His existence incites movement from varying walks of life. The police want him caught for the sake of easing social tension. Citizens want him seized so their children are no longer in mortal danger. The criminal underworld, meanwhile, wants him wiped off the map for two key reasons: 1) the hysteria surrounding his killings have undermined their own endeavors as pickpockets and thieves; and 2) victimizing children violates a critical code even in the world of illegal activities, and doing so has resulted in the drawing of a battle line. As the movie progresses, legal authorities are slowly moved away from the foreground in order to drive the presence of the underworld into action: because this murderer isn’t caught in a timely fashion, they overtake the initiative because, you know, business can’t be conducted until his whereabouts are discovered.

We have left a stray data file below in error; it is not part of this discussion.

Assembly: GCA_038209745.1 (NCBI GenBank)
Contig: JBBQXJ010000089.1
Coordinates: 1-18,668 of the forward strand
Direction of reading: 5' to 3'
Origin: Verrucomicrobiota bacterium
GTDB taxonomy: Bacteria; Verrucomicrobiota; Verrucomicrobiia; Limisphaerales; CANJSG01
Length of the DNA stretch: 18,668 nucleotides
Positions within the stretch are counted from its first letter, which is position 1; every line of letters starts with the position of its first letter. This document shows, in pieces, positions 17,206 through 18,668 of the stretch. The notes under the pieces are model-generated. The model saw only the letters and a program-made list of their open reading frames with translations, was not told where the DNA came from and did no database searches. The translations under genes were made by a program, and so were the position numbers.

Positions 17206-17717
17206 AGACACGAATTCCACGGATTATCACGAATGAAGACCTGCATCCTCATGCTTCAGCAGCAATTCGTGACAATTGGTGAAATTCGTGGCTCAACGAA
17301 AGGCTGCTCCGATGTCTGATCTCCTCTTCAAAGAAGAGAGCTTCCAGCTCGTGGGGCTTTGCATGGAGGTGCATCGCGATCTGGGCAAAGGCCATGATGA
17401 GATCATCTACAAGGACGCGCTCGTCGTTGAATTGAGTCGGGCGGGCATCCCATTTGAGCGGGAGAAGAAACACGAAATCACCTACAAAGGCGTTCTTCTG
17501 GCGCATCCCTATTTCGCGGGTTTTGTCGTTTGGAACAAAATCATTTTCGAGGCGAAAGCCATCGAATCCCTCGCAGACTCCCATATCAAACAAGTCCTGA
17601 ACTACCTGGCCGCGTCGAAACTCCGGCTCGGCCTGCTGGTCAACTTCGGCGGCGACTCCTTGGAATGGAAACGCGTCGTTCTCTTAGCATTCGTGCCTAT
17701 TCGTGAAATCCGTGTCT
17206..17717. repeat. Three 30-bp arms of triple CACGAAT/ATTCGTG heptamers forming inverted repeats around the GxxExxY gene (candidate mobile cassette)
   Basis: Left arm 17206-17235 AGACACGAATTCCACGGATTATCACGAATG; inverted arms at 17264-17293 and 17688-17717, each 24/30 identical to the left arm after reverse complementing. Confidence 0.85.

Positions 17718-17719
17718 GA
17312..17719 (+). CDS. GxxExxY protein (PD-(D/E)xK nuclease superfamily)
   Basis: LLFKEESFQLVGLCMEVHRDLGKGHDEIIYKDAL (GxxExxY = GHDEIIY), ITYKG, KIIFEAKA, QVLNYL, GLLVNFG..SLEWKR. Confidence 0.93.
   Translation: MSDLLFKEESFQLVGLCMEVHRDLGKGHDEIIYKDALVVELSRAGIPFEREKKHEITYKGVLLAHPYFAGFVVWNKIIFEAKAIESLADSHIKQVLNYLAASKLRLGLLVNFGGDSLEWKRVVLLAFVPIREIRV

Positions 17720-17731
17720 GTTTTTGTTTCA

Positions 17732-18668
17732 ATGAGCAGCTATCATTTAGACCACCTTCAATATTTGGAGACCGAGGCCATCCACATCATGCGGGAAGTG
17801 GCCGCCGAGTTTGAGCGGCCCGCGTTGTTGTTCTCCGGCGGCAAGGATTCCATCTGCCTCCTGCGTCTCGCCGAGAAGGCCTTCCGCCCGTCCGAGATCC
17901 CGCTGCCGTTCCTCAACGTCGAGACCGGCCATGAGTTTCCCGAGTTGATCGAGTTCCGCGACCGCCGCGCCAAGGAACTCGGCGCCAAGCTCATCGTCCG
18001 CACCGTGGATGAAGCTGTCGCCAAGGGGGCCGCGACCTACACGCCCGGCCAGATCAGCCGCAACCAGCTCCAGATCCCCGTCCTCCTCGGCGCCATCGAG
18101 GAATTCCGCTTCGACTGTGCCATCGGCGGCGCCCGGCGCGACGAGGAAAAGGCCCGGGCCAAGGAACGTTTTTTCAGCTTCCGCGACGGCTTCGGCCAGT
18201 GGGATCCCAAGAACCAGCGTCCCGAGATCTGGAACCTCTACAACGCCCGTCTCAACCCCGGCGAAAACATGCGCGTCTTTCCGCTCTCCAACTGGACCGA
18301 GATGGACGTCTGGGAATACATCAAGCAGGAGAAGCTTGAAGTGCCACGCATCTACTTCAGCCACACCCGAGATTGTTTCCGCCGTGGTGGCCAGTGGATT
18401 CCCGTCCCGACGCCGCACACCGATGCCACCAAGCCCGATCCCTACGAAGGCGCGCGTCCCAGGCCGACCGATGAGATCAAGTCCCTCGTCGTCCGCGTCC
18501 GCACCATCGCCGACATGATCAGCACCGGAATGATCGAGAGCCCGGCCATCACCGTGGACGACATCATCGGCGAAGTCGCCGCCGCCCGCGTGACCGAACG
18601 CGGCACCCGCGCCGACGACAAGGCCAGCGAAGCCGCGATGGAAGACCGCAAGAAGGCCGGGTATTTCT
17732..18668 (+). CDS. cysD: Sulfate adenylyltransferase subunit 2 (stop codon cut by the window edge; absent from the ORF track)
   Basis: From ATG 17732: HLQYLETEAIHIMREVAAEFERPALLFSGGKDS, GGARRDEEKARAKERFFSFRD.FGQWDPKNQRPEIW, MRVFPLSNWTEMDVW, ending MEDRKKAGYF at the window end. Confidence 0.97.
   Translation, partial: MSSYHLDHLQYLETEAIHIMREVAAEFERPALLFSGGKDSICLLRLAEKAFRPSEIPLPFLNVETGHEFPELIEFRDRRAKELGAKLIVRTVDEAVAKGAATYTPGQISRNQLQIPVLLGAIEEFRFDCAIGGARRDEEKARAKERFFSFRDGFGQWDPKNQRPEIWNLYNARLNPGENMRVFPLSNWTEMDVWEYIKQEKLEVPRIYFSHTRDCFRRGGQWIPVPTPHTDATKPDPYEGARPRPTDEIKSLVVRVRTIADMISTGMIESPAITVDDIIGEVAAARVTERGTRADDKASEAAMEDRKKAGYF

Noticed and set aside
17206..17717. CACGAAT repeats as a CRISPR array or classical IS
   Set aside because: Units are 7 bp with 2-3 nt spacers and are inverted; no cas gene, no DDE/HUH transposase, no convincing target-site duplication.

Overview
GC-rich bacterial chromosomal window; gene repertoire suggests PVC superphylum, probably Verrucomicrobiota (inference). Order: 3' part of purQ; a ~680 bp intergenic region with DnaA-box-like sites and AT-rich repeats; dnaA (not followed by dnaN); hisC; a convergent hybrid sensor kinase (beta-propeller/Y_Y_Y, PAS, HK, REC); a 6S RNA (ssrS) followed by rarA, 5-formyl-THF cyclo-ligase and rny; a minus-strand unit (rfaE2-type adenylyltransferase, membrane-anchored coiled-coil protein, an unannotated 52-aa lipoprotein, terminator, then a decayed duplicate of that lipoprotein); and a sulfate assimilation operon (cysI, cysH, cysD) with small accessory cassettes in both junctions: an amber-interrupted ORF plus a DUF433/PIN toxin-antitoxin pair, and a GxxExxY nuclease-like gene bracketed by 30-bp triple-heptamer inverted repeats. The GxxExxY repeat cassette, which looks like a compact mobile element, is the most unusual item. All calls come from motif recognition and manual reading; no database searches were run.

The role of the killer (named Hans Becker) is played by the famous Peter Lorre, most known for his supporting roles in countless mainstream Hollywood pictures of the golden era, including noir pictures like “The Maltese Falcon” and “Casablanca.” Similar to Lang, the level of insight required of him in this role is uncultivated, and demands certain forethought to anticipate how it could work in an era of constant experimenting. But it is startling and credible, revealing a creature at the center of an elaborate crime that, despite an endless charade of sharp deconstructing, comes off as a simple psychotic degenerate incapable of separating social norms from his perverse impulses. “I have no control over this, this evil thing inside of me,” he insists. “The fire, the voices, the torment! It's there all the time, driving me out to wander the streets, following me, silently. ”